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The term “kowtow” refers to a specific type of bow which is used to express respect and deference, and also more generally to any sort of action which implies obeisance. The word and tradition comes from Imperial China, where people were required to bow to the Emperor or Empress of China. Today, people rarely kowtow to living individuals, although people may choose to do it in certain, very specific situations.
This word comes from the Mandarin kou tou, which means “to knock one's head,” and it entered English in the 1800s. To kowtow, someone kneels, and then bends his or her forehead to the floor. The posture is extremely submissive, leaving the back of the neck vulnerable, and it is therefore a mark of extreme respect and submission. In Imperial China, subjects were required to kowtow before approaching the emperor, and people also bowed to important officials, especially when they were asking for something.
Because China has become a more egalitarian society and there is no longer an Emperor, there are no situations in which modern Chinese (or anyone else) are required to kowtow to others. However, some people may choose to bow when asking for mercy, forgiveness, or a favor from someone else, and in some martial arts disciplines, people kowtow in certain situations.
Kowtowing is also practiced in some sects of Chinese Buddhism. In these sects, worshipers bow before approaching a statue of the Buddha, and they may also do so to Buddhist priests. Visitors to Buddhist shrines who are not Buddhist may also kowtow out of respect to Buddhist culture, if they are instructed to do so by a guide. Although bowing in this way is performed as a mark of religious veneration and respect, the act itself does not have religious overtones, contrary to some conceptions in the West.
Historically, the kowtow has had all sorts of implications. For example, representatives of foreign powers who bowed to the Emperor risked indicating that they, and their nations, were subjects of the Emperor. This became a problem for many foreign diplomats in China, as they did not want to bow, because they were official government representatives, and therefore they were not allowed in the presence of the Emperor.
Frequently Asked Questions
What is the origin of the term "kowtow"?
The term "kowtow" originates from the Chinese word "kòu tóu," which translates to "knocking (kòu) one's head (tóu)." It was a traditional gesture of deep respect and submission in Chinese culture, particularly within the context of rituals and ceremonies. The act involved kneeling and touching one's forehead to the ground, demonstrating reverence towards a superior or in the presence of the Emperor.
How was kowtowing traditionally practiced in China?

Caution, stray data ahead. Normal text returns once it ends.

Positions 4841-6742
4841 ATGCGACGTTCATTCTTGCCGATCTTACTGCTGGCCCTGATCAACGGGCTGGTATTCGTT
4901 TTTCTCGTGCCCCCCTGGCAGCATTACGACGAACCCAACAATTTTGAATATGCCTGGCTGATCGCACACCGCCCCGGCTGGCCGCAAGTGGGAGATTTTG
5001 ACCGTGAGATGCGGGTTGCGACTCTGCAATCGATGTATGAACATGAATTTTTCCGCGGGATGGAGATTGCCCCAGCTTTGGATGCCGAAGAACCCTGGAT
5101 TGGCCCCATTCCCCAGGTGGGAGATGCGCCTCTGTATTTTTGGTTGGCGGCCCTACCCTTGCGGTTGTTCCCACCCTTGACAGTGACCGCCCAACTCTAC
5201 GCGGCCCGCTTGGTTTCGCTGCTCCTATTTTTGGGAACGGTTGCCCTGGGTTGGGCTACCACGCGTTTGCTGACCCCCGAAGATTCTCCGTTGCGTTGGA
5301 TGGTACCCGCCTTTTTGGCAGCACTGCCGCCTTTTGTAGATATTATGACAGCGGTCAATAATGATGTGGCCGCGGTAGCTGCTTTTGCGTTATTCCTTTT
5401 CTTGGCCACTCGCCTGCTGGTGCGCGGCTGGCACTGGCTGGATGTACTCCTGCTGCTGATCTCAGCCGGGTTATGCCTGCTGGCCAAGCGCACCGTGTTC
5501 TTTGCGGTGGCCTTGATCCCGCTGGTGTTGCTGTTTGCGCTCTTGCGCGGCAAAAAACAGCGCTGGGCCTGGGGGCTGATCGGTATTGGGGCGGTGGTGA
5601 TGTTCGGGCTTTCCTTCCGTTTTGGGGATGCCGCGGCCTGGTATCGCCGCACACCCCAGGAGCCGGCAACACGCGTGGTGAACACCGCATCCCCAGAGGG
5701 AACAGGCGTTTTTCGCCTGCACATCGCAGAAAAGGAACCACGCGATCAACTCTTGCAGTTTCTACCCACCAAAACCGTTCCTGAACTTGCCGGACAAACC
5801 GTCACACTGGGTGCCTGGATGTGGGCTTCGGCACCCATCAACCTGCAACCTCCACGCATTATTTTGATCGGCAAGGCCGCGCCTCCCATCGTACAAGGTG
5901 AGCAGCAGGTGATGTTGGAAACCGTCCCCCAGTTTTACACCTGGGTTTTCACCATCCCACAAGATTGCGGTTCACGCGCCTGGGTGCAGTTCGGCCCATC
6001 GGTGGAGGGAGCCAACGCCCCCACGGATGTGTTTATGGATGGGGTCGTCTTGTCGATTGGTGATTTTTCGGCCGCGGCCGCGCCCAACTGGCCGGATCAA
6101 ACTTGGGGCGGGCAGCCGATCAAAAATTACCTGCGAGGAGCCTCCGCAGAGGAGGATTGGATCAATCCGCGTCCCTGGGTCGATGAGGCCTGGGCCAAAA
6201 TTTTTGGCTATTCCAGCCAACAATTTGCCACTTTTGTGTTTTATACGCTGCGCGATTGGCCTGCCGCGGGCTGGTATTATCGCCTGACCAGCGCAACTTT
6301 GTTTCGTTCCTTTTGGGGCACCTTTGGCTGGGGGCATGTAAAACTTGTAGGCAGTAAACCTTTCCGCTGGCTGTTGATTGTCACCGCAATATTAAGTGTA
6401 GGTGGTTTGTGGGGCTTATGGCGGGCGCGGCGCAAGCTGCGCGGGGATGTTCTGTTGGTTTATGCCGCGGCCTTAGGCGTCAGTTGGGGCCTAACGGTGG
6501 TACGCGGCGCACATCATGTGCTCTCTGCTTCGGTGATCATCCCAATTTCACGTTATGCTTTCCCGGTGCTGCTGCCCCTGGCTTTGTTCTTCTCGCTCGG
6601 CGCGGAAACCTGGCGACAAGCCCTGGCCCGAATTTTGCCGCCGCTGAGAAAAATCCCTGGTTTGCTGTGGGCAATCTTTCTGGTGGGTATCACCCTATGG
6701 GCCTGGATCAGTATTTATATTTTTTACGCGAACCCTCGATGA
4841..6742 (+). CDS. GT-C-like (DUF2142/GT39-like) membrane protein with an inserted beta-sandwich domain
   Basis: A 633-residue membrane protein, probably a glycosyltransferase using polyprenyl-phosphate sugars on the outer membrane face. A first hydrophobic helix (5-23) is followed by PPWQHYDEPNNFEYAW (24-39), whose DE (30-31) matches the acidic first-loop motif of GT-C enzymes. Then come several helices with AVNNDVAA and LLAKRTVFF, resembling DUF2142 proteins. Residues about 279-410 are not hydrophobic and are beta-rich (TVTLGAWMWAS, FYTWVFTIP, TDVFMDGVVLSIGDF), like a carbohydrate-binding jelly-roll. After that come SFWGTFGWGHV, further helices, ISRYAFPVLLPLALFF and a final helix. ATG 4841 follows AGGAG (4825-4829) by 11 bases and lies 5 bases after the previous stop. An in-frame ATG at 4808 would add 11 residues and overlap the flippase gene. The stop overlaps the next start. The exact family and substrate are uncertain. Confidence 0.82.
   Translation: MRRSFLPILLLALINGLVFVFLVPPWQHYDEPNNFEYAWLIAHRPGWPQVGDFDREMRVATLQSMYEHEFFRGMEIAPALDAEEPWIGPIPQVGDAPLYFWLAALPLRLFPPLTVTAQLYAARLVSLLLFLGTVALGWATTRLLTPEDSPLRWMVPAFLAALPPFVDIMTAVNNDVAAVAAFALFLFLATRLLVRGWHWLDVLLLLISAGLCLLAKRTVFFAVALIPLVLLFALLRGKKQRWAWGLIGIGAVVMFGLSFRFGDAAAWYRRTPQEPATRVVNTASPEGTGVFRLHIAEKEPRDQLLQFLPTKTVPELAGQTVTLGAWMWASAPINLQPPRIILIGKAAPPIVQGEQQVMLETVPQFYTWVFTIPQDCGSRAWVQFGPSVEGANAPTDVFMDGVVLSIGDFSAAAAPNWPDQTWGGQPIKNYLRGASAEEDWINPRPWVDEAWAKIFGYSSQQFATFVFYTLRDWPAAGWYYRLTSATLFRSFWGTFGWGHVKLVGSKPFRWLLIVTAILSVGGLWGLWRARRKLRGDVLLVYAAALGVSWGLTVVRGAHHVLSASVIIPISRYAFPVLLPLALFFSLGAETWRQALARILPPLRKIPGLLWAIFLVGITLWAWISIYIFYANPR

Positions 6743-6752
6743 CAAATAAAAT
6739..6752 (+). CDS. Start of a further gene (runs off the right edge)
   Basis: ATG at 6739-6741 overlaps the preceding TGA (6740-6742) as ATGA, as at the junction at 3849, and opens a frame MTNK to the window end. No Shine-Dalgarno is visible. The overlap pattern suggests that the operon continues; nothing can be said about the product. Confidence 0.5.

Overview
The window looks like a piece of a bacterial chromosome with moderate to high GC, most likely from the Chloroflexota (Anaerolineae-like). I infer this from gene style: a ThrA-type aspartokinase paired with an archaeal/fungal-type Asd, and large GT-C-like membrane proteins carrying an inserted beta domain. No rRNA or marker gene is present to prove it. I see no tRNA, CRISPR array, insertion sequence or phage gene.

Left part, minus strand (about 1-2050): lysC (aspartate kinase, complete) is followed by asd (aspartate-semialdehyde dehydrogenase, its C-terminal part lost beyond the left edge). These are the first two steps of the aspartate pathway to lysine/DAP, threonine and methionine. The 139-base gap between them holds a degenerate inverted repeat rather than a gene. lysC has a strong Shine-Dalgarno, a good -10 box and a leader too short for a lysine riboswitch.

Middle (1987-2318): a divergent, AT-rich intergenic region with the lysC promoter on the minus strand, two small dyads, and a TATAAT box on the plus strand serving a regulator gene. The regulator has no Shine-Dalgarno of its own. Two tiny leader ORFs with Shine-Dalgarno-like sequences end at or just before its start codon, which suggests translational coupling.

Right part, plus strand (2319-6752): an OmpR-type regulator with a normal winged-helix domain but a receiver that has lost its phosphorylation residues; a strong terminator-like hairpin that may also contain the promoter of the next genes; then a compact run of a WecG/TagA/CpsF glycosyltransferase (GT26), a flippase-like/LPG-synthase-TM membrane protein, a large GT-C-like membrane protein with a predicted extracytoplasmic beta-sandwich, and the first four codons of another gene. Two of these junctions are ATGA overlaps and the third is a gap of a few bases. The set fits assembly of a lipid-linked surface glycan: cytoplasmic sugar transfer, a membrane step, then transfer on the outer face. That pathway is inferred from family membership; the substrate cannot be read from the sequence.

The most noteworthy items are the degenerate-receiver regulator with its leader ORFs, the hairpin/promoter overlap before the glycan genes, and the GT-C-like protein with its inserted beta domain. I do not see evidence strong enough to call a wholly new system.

Traditionally in China, kowtowing was a significant part of court etiquette and was practiced during formal ceremonies, such as paying homage to the Emperor, ancestors, or deities. The ritual could involve three kneelings and nine head knockings to show the utmost respect. It was also used to express deep apology or to beg for mercy. This practice was a physical manifestation of the Confucian value of hierarchy and respect within society.
Is kowtowing still practiced today?
While the traditional form of kowtowing is no longer widely practiced in modern China, especially in its most extreme forms, remnants of the gesture can still be seen in certain cultural and religious contexts. For instance, during the Chinese New Year or at traditional weddings, some individuals may perform a simplified version of the kowtow to honor their ancestors or express deep respect to elders.
What is the significance of kowtowing in diplomatic history?
Kowtowing played a significant role in diplomatic history, particularly in the interactions between China and other nations. Foreign envoys were often expected to kowtow before the Chinese Emperor as a sign of respect and acknowledgment of China's cultural superiority. This practice sometimes led to diplomatic tensions, as many foreign representatives refused to perform the kowtow, seeing it as a submission to the Emperor's authority over their own sovereign leaders.
Can the concept of kowtowing be found in other cultures?
While the specific practice of kowtowing is uniquely Chinese, similar gestures of deep respect and submission can be found in other cultures. For example, prostration, where individuals lie flat on the ground face down, is a gesture of reverence in various religions, including Islam and Christianity. Bowing is also a common form of showing respect in many Asian cultures, such as Japan and Korea, although it is typically less extreme than kowtowing.